Yes, yes! This is a repost. But family time plus crappy internet equals me not feeling very inspired to write something new. Hope you don’t mind. Besides, not many folks were reading my blog when I first posted it anyway, so there you go:
For me, there has been a significant mind/heart shift since I’ve been writing this blog and commenting on other blogs. I find myself constantly re-evaluating how I act and react in day to day situations. It’s as if once I’ve typed something and sent it hurtling into cyberspace, it’s there for eternity to remind me when I fail to live up to the views I’ve expounded upon. I may not be able to remember where they all are, but they are no doubt out there somewhere. Such is the case with a comment I made on JML’s blog, Very Much Later. JML (Jake) writes a blog that I’m happy to say, I stumbled upon shortly after I started blogging myself. I love the honesty in his writing. He doesn’t sugar coat his perspective on being a Christian, and he’s able write about his personal walk without talking in “Christianese”. Also, he’s got some pretty amusing vomit stories.
This particular post was about witnessing to people. Specifically, what I refer to as the “cold call” witness. My comment pertained to how I’ve never actually been comfortable approaching total strangers and witnessing to them. Instead, I prefer to get to know a person and let them get to know me. If they seem drawn to this intangible thing that’s different about me, that’s when I’ll share my story with them. This is just what feels right to me — I’m not judging how others share the gospel of Christ. There is one way I’m comfortable witnessing to strangers. I try to find opportunities to practice random acts of kindness. (It’s an old bumper sticker, but I still like it.)
A couple of mornings ago, I had a piece of mail that I wanted mailed that day. Since our mail person doesn’t typically come until late afternoon, I dropped it in a public mailbox at the nearest shopping center. My son wanted to come with me and get some breakfast at Jack in the Box. As I was waiting in the drive-thru line, I thought, “I should pay for the person behind me.” This was appealing to me on many levels: 1) I would be practicing a random act of kindness, 2) I would be teaching my son a valuable lesson about our motives to do good, and 3) it was a fairly easy way to accomplish 1 and 2.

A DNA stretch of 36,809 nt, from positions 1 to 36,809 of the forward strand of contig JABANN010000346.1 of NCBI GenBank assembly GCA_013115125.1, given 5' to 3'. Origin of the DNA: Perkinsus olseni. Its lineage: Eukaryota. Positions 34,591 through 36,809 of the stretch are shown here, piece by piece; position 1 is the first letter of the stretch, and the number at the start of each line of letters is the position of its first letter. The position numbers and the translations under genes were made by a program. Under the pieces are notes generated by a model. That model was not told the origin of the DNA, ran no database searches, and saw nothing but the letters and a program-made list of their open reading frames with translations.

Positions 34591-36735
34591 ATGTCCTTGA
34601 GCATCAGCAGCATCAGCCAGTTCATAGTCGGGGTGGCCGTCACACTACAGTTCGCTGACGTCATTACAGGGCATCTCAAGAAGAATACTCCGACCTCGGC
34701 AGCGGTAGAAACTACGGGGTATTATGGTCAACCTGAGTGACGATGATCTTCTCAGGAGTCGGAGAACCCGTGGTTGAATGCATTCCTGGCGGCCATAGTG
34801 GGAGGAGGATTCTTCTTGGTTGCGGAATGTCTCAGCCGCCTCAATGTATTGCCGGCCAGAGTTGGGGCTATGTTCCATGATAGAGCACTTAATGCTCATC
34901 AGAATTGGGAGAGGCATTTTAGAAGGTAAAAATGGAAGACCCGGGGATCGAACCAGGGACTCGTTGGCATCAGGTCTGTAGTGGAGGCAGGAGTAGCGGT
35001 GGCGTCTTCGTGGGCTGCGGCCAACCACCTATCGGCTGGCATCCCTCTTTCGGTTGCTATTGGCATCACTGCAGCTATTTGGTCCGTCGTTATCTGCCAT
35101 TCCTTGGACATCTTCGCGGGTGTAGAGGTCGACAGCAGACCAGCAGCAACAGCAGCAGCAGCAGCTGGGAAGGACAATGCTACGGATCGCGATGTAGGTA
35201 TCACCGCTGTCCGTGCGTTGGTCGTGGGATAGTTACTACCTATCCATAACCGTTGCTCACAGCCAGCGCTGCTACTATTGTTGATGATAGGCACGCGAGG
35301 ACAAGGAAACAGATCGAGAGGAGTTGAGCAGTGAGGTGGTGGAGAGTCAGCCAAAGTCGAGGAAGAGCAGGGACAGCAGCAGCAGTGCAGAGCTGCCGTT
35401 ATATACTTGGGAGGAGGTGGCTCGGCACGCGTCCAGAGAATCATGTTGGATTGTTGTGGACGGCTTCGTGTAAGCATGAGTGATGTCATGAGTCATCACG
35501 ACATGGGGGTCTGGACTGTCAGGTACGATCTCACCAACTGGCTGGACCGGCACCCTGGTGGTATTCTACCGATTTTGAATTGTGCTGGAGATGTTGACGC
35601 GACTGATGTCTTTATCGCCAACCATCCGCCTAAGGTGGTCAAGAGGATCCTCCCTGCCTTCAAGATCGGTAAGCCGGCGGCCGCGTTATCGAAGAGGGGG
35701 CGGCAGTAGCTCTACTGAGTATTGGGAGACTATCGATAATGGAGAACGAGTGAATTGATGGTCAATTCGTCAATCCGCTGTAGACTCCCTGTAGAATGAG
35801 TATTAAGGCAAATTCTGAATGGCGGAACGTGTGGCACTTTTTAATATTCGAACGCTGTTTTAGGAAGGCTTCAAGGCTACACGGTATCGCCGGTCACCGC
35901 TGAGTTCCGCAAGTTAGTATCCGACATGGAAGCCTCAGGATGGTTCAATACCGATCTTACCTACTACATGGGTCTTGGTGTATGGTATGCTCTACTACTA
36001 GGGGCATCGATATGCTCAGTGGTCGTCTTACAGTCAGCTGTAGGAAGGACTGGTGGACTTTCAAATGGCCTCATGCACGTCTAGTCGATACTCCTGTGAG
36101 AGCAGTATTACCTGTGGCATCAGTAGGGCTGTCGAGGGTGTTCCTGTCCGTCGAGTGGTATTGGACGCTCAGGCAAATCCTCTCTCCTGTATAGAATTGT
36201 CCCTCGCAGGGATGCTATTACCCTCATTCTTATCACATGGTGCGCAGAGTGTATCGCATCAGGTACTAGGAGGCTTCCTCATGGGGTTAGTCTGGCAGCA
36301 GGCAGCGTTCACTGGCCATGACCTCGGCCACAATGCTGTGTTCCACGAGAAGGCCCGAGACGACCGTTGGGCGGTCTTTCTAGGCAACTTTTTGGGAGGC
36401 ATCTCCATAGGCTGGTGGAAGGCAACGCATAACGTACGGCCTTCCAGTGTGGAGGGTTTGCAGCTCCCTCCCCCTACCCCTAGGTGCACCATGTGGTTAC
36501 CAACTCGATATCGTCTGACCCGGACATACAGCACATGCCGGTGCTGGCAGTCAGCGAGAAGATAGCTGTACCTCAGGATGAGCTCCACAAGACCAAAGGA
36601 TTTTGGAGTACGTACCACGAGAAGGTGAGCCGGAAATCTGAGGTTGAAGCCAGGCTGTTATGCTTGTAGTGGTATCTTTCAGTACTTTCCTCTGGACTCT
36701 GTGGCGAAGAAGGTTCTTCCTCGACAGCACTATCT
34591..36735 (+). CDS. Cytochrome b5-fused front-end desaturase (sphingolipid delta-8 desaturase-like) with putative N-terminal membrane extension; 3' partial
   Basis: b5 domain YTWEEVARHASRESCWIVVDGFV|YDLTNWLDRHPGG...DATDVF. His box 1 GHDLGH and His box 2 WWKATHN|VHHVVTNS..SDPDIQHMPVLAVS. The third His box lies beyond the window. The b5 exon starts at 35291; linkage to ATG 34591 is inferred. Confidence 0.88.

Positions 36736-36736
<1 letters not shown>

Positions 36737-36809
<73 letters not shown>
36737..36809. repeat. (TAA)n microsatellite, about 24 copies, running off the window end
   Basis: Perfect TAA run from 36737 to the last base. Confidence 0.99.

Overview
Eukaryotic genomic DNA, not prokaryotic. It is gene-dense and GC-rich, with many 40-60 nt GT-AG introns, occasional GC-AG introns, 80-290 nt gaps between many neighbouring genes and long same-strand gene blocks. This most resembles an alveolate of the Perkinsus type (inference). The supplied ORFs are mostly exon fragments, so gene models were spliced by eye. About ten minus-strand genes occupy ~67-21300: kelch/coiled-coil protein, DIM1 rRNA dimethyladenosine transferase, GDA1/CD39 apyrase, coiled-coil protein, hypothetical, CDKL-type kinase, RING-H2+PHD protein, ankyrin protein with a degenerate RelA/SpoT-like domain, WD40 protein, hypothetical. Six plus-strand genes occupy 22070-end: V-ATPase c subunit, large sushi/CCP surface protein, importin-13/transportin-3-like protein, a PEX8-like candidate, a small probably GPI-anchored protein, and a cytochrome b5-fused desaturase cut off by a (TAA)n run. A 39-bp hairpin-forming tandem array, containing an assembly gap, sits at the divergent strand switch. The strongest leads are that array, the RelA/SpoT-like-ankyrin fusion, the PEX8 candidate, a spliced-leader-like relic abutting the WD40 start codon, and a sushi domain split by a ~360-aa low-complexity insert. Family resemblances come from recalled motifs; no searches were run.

Except that is wasn’t easy. My first clue should have been the fact that I had to repeat my order 3 times. The cashier’s English was not great. When I pulled up to the window, she gave me my total. I said, “Okay. But I also want to pay for the person behind me.” She smiled and said, “Yes, yes okay.” Then proceeded to read my order back to me. At this point, there are several cars behind me, and the intended recipient of my random act of kindness was looking impatient. He also looked like he could be a body double for Paul Sr. on “American Chopper”. After two attempts to communicate what I was trying to do, she finally got her manager. I still had to repeat it twice. Not because her English was bad, but because apparently, paying for a total stranger’s meal is not a common occurrence at this particular eating establishment.
I was finally able to accomplish my original goal. But within that time span of approximately 3 or 4 minutes, several times I wanted to just blow it off and try again another time. But Jesus never said that following Him would be easy. And if everything was easy to attain, then nothing would be worth having. As I was pulling away, I made a conscience effort NOT to look at the truck behind me. But I couldn’t help it. I glanced at him just as he was turning his head towards me. I’m not a great lip reader, but I’m pretty sure his way of saying thank you translated into “What the F***!?!” And that was good enough for me…(smile)